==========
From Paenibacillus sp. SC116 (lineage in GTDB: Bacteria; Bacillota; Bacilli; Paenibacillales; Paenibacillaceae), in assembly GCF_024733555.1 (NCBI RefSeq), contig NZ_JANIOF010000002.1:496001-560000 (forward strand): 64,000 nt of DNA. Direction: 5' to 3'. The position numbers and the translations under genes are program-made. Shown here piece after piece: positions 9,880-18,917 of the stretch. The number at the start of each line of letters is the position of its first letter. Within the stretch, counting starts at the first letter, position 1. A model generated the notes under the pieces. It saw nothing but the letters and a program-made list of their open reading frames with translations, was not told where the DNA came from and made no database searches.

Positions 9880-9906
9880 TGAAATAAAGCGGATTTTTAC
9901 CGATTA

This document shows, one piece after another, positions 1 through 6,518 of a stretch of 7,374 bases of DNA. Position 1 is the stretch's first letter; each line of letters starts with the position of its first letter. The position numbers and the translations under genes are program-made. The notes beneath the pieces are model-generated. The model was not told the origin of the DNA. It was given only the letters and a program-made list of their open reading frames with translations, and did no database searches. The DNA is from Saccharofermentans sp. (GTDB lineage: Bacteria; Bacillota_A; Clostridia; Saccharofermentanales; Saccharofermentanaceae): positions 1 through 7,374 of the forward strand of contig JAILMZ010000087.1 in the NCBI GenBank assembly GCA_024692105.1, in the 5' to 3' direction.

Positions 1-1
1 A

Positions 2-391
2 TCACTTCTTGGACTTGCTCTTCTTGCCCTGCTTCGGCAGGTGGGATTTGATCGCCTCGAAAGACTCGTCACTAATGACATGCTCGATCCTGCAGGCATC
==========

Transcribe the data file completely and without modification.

From Paenibacillus sp. SC116 (lineage in GTDB: Bacteria; Bacillota; Bacilli; Paenibacillales; Paenibacillaceae), in assembly GCF_024733555.1 (NCBI RefSeq), contig NZ_JANIOF010000002.1:496001-560000 (forward strand): 64,000 nt of DNA. Direction: 5' to 3'. The position numbers and the translations under genes are program-made. Shown here piece after piece: positions 9,880-18,917 of the stretch. The number at the start of each line of letters is the position of its first letter. Within the stretch, counting starts at the first letter, position 1. A model generated the notes under the pieces. It saw nothing but the letters and a program-made list of their open reading frames with translations, was not told where the DNA came from and made no database searches.

Positions 9880-9906
9880 TGAAATAAAGCGGATTTTTAC
9901 CGATTA

This document shows, one piece after another, positions 1 through 6,518 of a stretch of 7,374 bases of DNA. Position 1 is the stretch's first letter; each line of letters starts with the position of its first letter. The position numbers and the translations under genes are program-made. The notes beneath the pieces are model-generated. The model was not told the origin of the DNA. It was given only the letters and a program-made list of their open reading frames with translations, and did no database searches. The DNA is from Saccharofermentans sp. (GTDB lineage: Bacteria; Bacillota_A; Clostridia; Saccharofermentanales; Saccharofermentanaceae): positions 1 through 7,374 of the forward strand of contig JAILMZ010000087.1 in the NCBI GenBank assembly GCA_024692105.1, in the 5' to 3' direction.

Positions 1-1
1 A

Positions 2-391
2 TCACTTCTTGGACTTGCTCTTCTTGCCCTGCTTCGGCAGGTGGGATTTGATCGCCTCGAAAGACTCGTCACTAATGACATGCTCGATCCTGCAGGCATC